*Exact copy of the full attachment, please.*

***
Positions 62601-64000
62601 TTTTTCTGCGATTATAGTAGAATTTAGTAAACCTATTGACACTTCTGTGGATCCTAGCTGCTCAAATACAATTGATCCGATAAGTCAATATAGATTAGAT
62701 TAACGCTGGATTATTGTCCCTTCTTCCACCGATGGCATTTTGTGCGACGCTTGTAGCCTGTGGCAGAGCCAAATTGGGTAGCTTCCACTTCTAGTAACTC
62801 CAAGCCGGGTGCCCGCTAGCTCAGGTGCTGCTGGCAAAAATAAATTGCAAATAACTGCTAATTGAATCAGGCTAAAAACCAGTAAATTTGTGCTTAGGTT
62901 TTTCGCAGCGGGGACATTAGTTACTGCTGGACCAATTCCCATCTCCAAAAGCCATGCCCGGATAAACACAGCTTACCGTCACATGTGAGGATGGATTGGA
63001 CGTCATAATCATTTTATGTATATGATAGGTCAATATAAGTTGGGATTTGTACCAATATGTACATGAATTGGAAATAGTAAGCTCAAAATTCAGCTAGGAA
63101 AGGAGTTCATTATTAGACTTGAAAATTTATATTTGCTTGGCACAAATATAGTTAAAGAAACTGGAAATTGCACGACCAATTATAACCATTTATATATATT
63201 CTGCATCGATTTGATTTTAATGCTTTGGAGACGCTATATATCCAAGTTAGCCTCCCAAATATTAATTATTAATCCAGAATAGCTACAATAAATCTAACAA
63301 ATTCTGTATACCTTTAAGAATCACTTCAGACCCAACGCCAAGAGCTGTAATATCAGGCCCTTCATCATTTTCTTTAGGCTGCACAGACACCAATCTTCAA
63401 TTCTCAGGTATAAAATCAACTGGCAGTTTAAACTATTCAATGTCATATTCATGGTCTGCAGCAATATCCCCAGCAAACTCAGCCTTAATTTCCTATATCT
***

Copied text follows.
Positions 62601-64000
62601 TTTTTCTGCGATTATAGTAGAATTTAGTAAACCTATTGACACTTCTGTGGATCCTAGCTGCTCAAATACAATTGATCCGATAAGTCAATATAGATTAGAT
62701 TAACGCTGGATTATTGTCCCTTCTTCCACCGATGGCATTTTGTGCGACGCTTGTAGCCTGTGGCAGAGCCAAATTGGGTAGCTTCCACTTCTAGTAACTC
62801 CAAGCCGGGTGCCCGCTAGCTCAGGTGCTGCTGGCAAAAATAAATTGCAAATAACTGCTAATTGAATCAGGCTAAAAACCAGTAAATTTGTGCTTAGGTT
62901 TTTCGCAGCGGGGACATTAGTTACTGCTGGACCAATTCCCATCTCCAAAAGCCATGCCCGGATAAACACAGCTTACCGTCACATGTGAGGATGGATTGGA
63001 CGTCATAATCATTTTATGTATATGATAGGTCAATATAAGTTGGGATTTGTACCAATATGTACATGAATTGGAAATAGTAAGCTCAAAATTCAGCTAGGAA
63101 AGGAGTTCATTATTAGACTTGAAAATTTATATTTGCTTGGCACAAATATAGTTAAAGAAACTGGAAATTGCACGACCAATTATAACCATTTATATATATT
63201 CTGCATCGATTTGATTTTAATGCTTTGGAGACGCTATATATCCAAGTTAGCCTCCCAAATATTAATTATTAATCCAGAATAGCTACAATAAATCTAACAA
63301 ATTCTGTATACCTTTAAGAATCACTTCAGACCCAACGCCAAGAGCTGTAATATCAGGCCCTTCATCATTTTCTTTAGGCTGCACAGACACCAATCTTCAA
63401 TTCTCAGGTATAAAATCAACTGGCAGTTTAAACTATTCAATGTCATATTCATGGTCTGCAGCAATATCCCCAGCAAACTCAGCCTTAATTTCCTATATCT